Kubrick succeeds in creating a dystopia that does not require new technology or aliens, and he does this by exploring a world where free will is being tested and taken away but with a sinister character. This is what makes the story complex because we understand it is wrong for human liberty to be threatened and removed, but we see this being done with a character like Alex. The author of the book, Anthony Burgess writes: “Take the story as a kind of moral parable, and you won’t go far wrong. Alex is a very nasty young man, and he deserves to be punished, but to rid him of the capacity of choosing between good and evil is the sin against the Holy Ghost, for which—so we’re told—there’s no forgiveness. And although he’s nasty, he’s also very human. In other words, he’s ourselves, but a bit more so. He has the three main human attributes—love of aggression, love of language, love of beauty. But he’s young and has not yet learned the true importance of the free will he so violently delights in. In a sense he’s in Eden, and only when he falls (as he does: from a window) does he become capable of being a full human being.”
Is it right to strip away someone’s free will even if they are bad? How or can change truly occur if there is no freedom? Is “free will” or choice simply an illusion? Overall the film makes us think about these complicated questions and ideas like the treatment of conscience as a commodity, actions without consequences, and a world where choices can either be limited or unlimited. It raises questions about morality, justice, and conforming. A Clockwork Orange is not only a challenging film for audiences to watch, but it is also a challenging film for audiences to think about.” THERE SHOULD BE 2 DIFFERENT COMMENTS.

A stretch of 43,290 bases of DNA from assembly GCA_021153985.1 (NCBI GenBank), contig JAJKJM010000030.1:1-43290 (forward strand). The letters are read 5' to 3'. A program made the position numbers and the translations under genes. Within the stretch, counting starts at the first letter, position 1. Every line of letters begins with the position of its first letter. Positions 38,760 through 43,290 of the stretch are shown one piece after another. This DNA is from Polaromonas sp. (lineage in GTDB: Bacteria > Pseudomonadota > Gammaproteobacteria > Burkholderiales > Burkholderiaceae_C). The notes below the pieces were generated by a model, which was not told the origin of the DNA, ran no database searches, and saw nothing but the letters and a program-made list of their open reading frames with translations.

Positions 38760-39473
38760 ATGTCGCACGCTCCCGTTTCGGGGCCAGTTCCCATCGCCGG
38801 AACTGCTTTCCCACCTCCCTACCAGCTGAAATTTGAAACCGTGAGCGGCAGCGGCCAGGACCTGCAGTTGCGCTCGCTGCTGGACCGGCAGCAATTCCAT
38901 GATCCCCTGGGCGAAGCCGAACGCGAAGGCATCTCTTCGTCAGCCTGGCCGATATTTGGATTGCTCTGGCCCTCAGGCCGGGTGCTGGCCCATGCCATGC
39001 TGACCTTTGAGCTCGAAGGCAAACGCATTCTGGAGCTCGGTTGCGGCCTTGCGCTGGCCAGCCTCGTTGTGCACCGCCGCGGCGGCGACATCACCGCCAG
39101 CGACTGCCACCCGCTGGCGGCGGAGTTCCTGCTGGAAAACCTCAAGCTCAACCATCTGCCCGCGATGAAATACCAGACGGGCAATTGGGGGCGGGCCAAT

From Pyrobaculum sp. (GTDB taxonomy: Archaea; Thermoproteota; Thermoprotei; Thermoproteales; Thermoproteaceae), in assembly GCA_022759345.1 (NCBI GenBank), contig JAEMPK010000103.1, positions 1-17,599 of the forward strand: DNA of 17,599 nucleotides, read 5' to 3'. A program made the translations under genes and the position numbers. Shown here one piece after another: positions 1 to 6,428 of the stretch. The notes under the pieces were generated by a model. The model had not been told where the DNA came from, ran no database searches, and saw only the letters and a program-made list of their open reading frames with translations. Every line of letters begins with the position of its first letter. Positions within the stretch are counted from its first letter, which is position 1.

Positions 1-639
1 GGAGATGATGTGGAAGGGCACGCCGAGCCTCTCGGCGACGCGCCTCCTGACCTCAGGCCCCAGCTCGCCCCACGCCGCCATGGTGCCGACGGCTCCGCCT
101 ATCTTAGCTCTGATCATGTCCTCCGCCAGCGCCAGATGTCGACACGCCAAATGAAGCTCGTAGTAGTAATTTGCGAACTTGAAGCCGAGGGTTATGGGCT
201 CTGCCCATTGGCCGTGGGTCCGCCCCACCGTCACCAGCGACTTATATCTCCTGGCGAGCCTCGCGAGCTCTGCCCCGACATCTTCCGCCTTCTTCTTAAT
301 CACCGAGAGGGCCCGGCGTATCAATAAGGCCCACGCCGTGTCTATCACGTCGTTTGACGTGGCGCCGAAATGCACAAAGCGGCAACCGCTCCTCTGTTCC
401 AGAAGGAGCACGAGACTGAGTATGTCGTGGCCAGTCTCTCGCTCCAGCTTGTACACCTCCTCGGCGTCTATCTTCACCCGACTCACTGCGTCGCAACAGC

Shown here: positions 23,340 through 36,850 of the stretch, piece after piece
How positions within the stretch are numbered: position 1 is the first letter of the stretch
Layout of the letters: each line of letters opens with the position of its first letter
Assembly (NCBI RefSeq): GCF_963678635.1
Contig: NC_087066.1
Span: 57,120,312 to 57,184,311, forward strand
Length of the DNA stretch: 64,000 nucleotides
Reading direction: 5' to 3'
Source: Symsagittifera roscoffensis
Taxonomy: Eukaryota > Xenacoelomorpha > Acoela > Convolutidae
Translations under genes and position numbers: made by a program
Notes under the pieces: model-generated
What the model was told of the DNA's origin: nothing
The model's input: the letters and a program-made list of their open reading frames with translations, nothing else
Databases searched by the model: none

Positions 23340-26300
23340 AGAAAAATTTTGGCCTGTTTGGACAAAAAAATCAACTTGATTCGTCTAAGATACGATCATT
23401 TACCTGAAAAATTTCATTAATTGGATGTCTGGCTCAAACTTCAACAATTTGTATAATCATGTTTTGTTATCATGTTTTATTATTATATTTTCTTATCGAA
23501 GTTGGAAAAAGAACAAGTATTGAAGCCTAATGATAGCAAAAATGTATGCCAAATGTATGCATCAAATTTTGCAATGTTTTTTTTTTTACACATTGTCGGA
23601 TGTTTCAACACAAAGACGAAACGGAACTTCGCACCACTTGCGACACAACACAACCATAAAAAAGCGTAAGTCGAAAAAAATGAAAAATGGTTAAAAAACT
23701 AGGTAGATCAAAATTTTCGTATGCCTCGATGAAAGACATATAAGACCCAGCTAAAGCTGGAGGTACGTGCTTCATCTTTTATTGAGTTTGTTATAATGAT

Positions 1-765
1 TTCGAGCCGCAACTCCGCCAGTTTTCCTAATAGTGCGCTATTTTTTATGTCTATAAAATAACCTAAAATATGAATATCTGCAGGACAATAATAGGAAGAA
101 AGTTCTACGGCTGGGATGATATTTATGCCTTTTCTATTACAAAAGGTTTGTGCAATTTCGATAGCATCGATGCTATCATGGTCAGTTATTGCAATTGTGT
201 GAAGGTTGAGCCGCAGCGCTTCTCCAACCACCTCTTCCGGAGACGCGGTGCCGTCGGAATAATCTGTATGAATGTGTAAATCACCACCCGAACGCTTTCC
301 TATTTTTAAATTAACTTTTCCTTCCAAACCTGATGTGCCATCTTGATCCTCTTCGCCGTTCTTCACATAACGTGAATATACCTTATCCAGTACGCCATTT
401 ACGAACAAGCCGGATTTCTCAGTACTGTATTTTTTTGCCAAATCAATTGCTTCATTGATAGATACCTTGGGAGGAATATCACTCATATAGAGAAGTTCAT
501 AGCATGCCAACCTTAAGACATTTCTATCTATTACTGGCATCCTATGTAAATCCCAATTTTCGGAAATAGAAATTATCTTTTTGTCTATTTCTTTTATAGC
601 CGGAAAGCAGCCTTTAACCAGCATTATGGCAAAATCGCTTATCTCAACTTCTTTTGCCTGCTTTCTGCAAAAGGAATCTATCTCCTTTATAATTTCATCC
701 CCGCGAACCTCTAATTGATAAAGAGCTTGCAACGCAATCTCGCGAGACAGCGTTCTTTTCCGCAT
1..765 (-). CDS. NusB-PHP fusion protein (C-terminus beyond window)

1. What colors are most predominant in the movie? What costume and colors are as

1. What colors are most predominant in the movie?
What costume and colors are associated with the protagonist?
What costume and colors are associated with the antagonist?
Response:
2. What objects are most often associated with the protagonist?
What do they suggest about his values, character, and life?
What does he not have?
Response:
3. What objects are most often associated with the antagonist?
What do they suggest about his values, character, and life?
What does he not have?
Response:
4. Review the Interactive Tutorials on Light and Color, especially those on Lighting Quality and Exposure and Color Contrast and Saturation.
How are light and color used to enhance the overall feel of the movie?
Response:
Review the Interactive Tutorial on Composition and respond to the following questions (5, 6, and 7):
5. The first shot we see of Hoffman’s office (moment 1:30) is through the goldfish bowl, with a single goldfish. What does that shot tell us about Hoffman?
Response:
6. At moment 7:15 we see Hoffman watching the beggar with binoculars, providing a kind of “iris” view. We see the same type of shot in moment 11:10 when he watches his secretary meet her boyfriend after work. What do those shots indicate about Hoffman?
Response:
7. The opening shot appears to be looking up at skyscrapers, but the second shot reveals that we are actually seeing a reflection of skyscrapers on the hood of a car. As you watch the film, notice how often we see reflections, especially in glass. List two or three such shots and comment on what you think they imply.